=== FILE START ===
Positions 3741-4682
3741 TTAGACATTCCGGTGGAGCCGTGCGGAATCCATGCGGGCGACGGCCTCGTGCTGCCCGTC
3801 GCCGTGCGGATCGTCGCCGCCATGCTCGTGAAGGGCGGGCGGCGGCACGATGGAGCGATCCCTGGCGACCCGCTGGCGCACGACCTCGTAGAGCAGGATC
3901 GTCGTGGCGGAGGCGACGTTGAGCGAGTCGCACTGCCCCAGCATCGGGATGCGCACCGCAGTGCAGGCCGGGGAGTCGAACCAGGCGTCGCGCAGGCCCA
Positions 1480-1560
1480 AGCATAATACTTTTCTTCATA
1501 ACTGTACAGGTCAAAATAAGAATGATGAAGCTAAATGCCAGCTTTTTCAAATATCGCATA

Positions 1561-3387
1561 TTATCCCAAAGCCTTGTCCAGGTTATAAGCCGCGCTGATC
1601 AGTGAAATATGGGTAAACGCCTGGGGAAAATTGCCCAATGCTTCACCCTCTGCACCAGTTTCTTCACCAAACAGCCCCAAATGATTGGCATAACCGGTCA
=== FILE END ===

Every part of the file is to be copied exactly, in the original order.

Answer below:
Positions 3741-4682
3741 TTAGACATTCCGGTGGAGCCGTGCGGAATCCATGCGGGCGACGGCCTCGTGCTGCCCGTC
3801 GCCGTGCGGATCGTCGCCGCCATGCTCGTGAAGGGCGGGCGGCGGCACGATGGAGCGATCCCTGGCGACCCGCTGGCGCACGACCTCGTAGAGCAGGATC
3901 GTCGTGGCGGAGGCGACGTTGAGCGAGTCGCACTGCCCCAGCATCGGGATGCGCACCGCAGTGCAGGCCGGGGAGTCGAACCAGGCGTCGCGCAGGCCCA
Positions 1480-1560
1480 AGCATAATACTTTTCTTCATA
1501 ACTGTACAGGTCAAAATAAGAATGATGAAGCTAAATGCCAGCTTTTTCAAATATCGCATA

Positions 1561-3387
1561 TTATCCCAAAGCCTTGTCCAGGTTATAAGCCGCGCTGATC
1601 AGTGAAATATGGGTAAACGCCTGGGGAAAATTGCCCAATGCTTCACCCTCTGCACCAGTTTCTTCACCAAACAGCCCCAAATGATTGGCATAACCGGTCA